Read a hundred back cover blurbs of romance novels, and you’ll find a hundred different tropes, meet cutes, plot twists, and challenges to overcome—the list could go on. But all will/should have one thing in common: the path will ultimately lead to a happy ending.
And they all lived happily ever after.
Being the curious person that I am, I wondered where this well-known phrase originated. There appear to be two trains of thought regarding this, both appearing on Quora (www.quora.com). Gaku Sato says, “Variations appear in Boccaccio’s The Decameron from 1350s. It’s in Florentine Italian, and various similar forms are used repeatedly. So this is a very early use of the idea if not the precise formula. From the famous John Payne translation:
‘they continued happy together as long as they lived’
‘and lived happily with him all the rest of her life’
‘They lived afterwards very happily together.’
and many more.”
According to John Welch, “the first recorded use of ‘happily ever after’ occurs in a translation of a story by Giovanni Boccaccio’s in his Il Decamerone, (The Decameron) published in 1702. It ends with a marriage, described thus: ‘Paganino, hearing the news, married the widow, and as they were very well acquainted, so they lived very lovingly, and happily, ever after’.
Early in the 1800s two German brothers, Wilhelm & Jacob Grimm, collected and published more than 200 fairy tales. At about the same time a Dutchman, Hans Christian Andersen, was also writing similar stories. When translated into English these often began and ended with the formulaic: ‘Once upon a time…’ and ‘… and they [all] lived happily ever after’. (Whether that accurately reflects what was written in the original languages I can’t say.)”
PSA: A friendly reminder, what we read on the Internet may or may not be true. 😊
As a romance reader and writer, a happy ending is paramount. On the few occasions when I’ve finished a story and this isn’t the case, I have expressed my clear disappointment—kindly, of course—in a review. Even when there is another book in the series, each one needs to come to some sort of satisfying conclusion—for me.
I construct my books in an unconventional way. I write the beginning first, then the ending, and then let the characters figure out how to get there. In most cases, the ending contains a “grand gesture.” I want the happy ending to move my readers. I want them to laugh and cry!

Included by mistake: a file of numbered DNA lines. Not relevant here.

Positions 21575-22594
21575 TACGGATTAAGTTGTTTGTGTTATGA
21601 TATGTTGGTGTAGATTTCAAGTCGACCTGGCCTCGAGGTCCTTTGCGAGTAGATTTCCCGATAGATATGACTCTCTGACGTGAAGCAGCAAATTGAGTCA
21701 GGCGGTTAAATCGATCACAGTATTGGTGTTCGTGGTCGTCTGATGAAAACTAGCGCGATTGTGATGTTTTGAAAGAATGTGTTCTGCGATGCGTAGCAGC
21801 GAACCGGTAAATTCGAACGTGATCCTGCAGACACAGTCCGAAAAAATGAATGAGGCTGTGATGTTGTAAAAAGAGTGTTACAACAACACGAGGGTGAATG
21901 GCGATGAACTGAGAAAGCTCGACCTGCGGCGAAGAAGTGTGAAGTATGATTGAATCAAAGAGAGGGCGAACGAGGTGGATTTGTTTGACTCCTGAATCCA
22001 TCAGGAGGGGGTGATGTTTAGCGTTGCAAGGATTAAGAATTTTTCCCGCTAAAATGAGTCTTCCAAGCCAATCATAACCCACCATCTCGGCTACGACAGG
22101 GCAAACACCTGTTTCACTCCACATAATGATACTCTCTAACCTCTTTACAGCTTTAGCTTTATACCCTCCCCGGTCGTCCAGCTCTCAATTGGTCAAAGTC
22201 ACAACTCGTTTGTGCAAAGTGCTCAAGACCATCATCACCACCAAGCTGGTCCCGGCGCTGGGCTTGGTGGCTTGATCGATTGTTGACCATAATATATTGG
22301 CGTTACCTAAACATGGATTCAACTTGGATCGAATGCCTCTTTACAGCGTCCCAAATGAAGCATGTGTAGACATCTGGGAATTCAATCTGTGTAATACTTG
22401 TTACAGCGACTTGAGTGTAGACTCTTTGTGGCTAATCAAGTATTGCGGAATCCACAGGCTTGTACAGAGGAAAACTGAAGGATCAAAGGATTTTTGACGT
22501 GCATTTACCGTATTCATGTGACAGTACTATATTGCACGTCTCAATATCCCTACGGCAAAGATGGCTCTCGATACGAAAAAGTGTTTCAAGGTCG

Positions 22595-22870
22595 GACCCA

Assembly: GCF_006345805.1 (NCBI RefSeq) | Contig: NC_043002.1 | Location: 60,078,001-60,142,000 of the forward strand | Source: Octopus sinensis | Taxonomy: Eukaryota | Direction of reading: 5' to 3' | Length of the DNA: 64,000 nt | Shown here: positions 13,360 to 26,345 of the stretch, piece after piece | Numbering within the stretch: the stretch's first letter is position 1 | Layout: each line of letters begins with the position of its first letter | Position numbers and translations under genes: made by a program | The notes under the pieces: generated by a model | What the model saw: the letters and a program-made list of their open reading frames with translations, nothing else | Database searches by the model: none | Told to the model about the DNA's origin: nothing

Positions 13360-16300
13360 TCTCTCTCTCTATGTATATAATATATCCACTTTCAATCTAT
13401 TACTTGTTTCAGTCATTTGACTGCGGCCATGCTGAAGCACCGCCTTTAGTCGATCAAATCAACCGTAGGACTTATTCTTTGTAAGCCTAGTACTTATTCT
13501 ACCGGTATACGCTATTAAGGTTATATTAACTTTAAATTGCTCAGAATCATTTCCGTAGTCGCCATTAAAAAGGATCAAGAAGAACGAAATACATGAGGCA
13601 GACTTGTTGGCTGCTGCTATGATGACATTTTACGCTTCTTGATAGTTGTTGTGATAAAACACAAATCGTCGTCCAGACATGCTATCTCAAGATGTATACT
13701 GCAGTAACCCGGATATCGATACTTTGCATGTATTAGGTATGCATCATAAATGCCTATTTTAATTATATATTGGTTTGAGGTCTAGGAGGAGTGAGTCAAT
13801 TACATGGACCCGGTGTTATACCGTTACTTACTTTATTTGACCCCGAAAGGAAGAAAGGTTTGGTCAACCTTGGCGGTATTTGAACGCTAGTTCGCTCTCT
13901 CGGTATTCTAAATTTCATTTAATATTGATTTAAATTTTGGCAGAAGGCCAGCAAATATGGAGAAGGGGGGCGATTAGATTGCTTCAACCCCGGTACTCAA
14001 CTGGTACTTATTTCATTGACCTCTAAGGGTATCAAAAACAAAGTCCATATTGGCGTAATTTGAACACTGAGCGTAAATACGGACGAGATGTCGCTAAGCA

Now, it’s your turn. I want to hear your thoughts about the HEA (happily ever after):
- How important is the HEA to you? Is a declaration of wanting to exclusively date or even an “I love you” sufficient?
- Should the HEA include a marriage proposal? A wedding? One widely used strategy is to end the book with an engagement and then an epilogue with the wedding. Do you like this combination?
- Another approach is ending the book with a wedding and an epilogue taking place anywhere from one to a few years later that gives the reader information about the couple’s family life—children, etc. Do you prefer this long-term wrap-up? Of course, if there is a next book in the series, oftentimes these details are revealed when the main characters from an earlier book make an appearance.
Leave a comment with your favorite kind of happy ending and/or tell me the best one you’ve ever read (title and author if you can remember), and you’ll be entered into a random drawing for my newest release, Sisters Ever After* (eBook for international readers, choice of print or eBook for US). Deadline to comment is 5PM MST on Wednesday, Jan. 31, 2024.
One more thing. While God’s design for love and marriage can offer a beautiful happy ending, it’s not the most important one. …HE is the real hope for that eternal happily-ever-after (quoted with permission from author Jennifer Rodewall). If you have not yet accepted Christ’s gift of salvation, I would love to walk you through the simple steps and pray with you. Send me an email at Erin@ESQwrites.com
* Did you see that EVER AFTER appears in the title? I guarantee it has a most happy ending.